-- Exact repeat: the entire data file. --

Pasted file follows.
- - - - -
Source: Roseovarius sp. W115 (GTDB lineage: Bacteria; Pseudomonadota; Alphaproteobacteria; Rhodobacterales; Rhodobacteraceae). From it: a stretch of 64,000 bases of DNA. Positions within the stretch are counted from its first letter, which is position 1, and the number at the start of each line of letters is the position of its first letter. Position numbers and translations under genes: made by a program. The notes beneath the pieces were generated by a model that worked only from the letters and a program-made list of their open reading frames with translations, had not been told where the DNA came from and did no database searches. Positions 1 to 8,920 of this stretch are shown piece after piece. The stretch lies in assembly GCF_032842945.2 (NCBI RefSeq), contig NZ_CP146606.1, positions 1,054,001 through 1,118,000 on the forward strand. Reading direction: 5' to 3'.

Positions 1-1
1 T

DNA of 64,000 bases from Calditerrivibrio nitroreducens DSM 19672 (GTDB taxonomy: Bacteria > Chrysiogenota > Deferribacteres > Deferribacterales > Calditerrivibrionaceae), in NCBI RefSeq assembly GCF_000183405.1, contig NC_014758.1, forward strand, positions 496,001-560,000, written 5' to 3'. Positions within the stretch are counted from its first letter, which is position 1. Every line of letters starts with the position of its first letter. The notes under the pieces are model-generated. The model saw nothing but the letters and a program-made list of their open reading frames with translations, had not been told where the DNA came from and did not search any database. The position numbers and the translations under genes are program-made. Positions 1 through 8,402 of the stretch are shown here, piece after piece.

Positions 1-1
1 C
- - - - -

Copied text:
Source: Roseovarius sp. W115 (GTDB lineage: Bacteria; Pseudomonadota; Alphaproteobacteria; Rhodobacterales; Rhodobacteraceae). From it: a stretch of 64,000 bases of DNA. Positions within the stretch are counted from its first letter, which is position 1, and the number at the start of each line of letters is the position of its first letter. Position numbers and translations under genes: made by a program. The notes beneath the pieces were generated by a model that worked only from the letters and a program-made list of their open reading frames with translations, had not been told where the DNA came from and did no database searches. Positions 1 to 8,920 of this stretch are shown piece after piece. The stretch lies in assembly GCF_032842945.2 (NCBI RefSeq), contig NZ_CP146606.1, positions 1,054,001 through 1,118,000 on the forward strand. Reading direction: 5' to 3'.

Positions 1-1
1 T

DNA of 64,000 bases from Calditerrivibrio nitroreducens DSM 19672 (GTDB taxonomy: Bacteria > Chrysiogenota > Deferribacteres > Deferribacterales > Calditerrivibrionaceae), in NCBI RefSeq assembly GCF_000183405.1, contig NC_014758.1, forward strand, positions 496,001-560,000, written 5' to 3'. Positions within the stretch are counted from its first letter, which is position 1. Every line of letters starts with the position of its first letter. The notes under the pieces are model-generated. The model saw nothing but the letters and a program-made list of their open reading frames with translations, had not been told where the DNA came from and did not search any database. The position numbers and the translations under genes are program-made. Positions 1 through 8,402 of the stretch are shown here, piece after piece.

Positions 1-1
1 C